1. Prepare for the Hawaiian weather
Hawaii is just one of those places with extreme climate diversity, from snowy mountain peaks to volcanic Rockland’s… it has it all! Although that’s probably not where you’re going to be tying the knot, it’s important to remember that the average temperature is around 75 degrees Fahrenheit. There are also occasional summer rains, and sometimes even daylong downpours in the month of November. But the good thing is, it’s just you and your partner and you don’t need to worry about moving over 100 guests, because of the weather!
2. Be ready for some busy beaches
All the beaches in Hawaii are public, and if you’re not a local it may be hard to find some secluded areas. If crowds of people aren’t your thing, here’s a link to 10 hidden gems in Hawaii.
3. Know the Hawaiian Islands
The Big Island of Hawaii: The Island with a variety of landscapes.
Mauai: This Island is known for the most amazing beaches in Hawaii!
Kauai: Perfect for the Nature Lovers.
Lanai: A quiet, romantic Island with a laid-back attitude.
Oahu: A popular tourist destinations, with fun entertainment, a vibey nightlight, and great culture.
4. Consider a Hawaiian Sunset
When you’re on the beach one of the best things you can do is to watch the sunset. It’s a perfect reason to get even more intimate while watching the sky turn shades of red or pink. You’re on an Island known for sunsets; why not plan your vows around this? Take note of which direction the sun sets in and if you’ll be actually able to see it from your chosen location.
5. Know the dates you might want to avoid
Hawaii’s known to be popular holiday destination, and a lot of the times it can get quite busy. Consider avoiding popular tourist events and holidays, this way you can avoid higher fees, booked out hotels, restaurant queues and busy beaches.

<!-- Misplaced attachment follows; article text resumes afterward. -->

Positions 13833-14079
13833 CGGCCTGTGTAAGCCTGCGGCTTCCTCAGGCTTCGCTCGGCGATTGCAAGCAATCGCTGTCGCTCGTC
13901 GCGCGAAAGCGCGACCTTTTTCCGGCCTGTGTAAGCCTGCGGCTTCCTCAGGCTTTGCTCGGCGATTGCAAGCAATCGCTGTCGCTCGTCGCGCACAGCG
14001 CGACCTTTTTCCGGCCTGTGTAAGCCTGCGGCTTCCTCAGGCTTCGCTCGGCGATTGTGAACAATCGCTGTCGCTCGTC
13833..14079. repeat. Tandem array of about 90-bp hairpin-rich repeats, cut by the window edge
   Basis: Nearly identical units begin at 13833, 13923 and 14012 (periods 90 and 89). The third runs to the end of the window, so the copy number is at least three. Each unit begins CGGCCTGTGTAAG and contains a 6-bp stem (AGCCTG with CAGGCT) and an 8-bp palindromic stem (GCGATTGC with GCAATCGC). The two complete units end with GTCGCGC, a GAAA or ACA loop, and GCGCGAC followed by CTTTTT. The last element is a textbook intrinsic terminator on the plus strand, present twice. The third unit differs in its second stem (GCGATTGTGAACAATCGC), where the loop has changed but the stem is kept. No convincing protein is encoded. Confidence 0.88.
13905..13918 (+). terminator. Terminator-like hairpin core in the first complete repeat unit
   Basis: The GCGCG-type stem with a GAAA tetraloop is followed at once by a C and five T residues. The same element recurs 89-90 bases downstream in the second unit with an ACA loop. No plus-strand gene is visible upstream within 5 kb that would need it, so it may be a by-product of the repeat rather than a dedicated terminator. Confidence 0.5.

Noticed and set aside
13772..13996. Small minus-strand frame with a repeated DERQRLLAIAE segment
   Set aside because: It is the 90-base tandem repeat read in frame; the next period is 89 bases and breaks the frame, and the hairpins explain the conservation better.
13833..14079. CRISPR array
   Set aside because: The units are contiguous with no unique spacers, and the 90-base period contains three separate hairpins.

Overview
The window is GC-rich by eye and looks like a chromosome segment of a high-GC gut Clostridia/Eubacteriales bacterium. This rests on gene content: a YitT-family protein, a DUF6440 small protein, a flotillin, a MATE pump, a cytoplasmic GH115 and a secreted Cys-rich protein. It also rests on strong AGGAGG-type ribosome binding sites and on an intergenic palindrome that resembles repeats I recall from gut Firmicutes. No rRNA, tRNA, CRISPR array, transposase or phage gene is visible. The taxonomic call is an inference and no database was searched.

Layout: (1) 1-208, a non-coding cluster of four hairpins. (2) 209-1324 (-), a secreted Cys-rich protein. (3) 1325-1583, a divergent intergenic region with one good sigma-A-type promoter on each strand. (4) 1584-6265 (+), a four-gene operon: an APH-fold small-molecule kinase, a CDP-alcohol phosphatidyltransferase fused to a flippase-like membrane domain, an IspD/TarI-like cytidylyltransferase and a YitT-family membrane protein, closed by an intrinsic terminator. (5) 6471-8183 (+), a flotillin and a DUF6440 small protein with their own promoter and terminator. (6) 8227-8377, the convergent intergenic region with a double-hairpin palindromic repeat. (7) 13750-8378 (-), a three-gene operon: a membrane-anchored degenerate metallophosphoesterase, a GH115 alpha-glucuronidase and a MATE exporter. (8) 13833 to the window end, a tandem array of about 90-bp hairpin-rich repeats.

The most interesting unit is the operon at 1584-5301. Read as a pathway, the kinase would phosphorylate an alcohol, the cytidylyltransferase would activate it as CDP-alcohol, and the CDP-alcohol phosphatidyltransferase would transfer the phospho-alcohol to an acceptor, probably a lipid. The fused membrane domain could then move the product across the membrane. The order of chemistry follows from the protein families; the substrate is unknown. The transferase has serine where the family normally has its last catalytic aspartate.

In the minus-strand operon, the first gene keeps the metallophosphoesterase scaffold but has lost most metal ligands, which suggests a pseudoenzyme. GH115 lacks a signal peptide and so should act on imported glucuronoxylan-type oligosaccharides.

- Japan’s Golden Week holiday
- Big wave surfing events
- Ironman World Championship
- Merrie Monarch Festival
- King Kamehameha Day
- The Aloha Festivals
6. Don’t forget about Hawaiian Culture
One thing we all know about Hawaii is that you can find the most beautiful flowers there. It’s tradition in Hawaiian weddings to wear a Lei, which is a flower necklace that goes around the bride and groom, and a Haku Lei, a flower crown that sits at the top of the bride’s head. The incorporation of some colourful flowers reminds you two of why you picked Hawaii in the first place! This goes hand-in-hand with some live Hawaiian Instrumentals, too!
7. Wear a flowy elopement dress
Hawaii is a very humid place and even though you don’t have the sweaty stress of an actual wedding, it’s always a good idea to wear some lightweight clothing. This way you can even have some fun in the water, which will make for some amazing trash the dress photos! (if you choose to do one!)
8. Get your license
Because there are so many marriages in Hawaii, it’s no surprise that getting your marriage license is a quick and easy process. You can just head down to the health department with your proof of age and 70 bucks and you’ll be good to go. Within 30 days you’ll have your documents ready!
9. Splurge on Hawaiian attractions
There are plenty of things to do across the Islands of Hawaii and now that you don’t have the cost of a wedding, you and your partner can have your first newlywed adventure. Take a moment to think of a few things you know you’d love to do together and make your very own bucket list. Consider sailing away in a fancy yacht, learning to scuba dive, beach massages and taking a wild sea life tour. With the variety of activities, you don’t even need to leave the Island for your honeymoon.
10. Get a licensed Hawaiian Officiant
There are so many Officiant’s in Hawaii you won’t have any trouble finding one just by looking on the web. The law in Hawaii doesn’t require any witness’s to the actual marriage, so an Officiant is all you’ll need. Because of how many Officiants there actually are, you have the option of personalising the ceremony; whether you’d like to incorporate cultural traditions, spiritual elements or more of a contemporary style.
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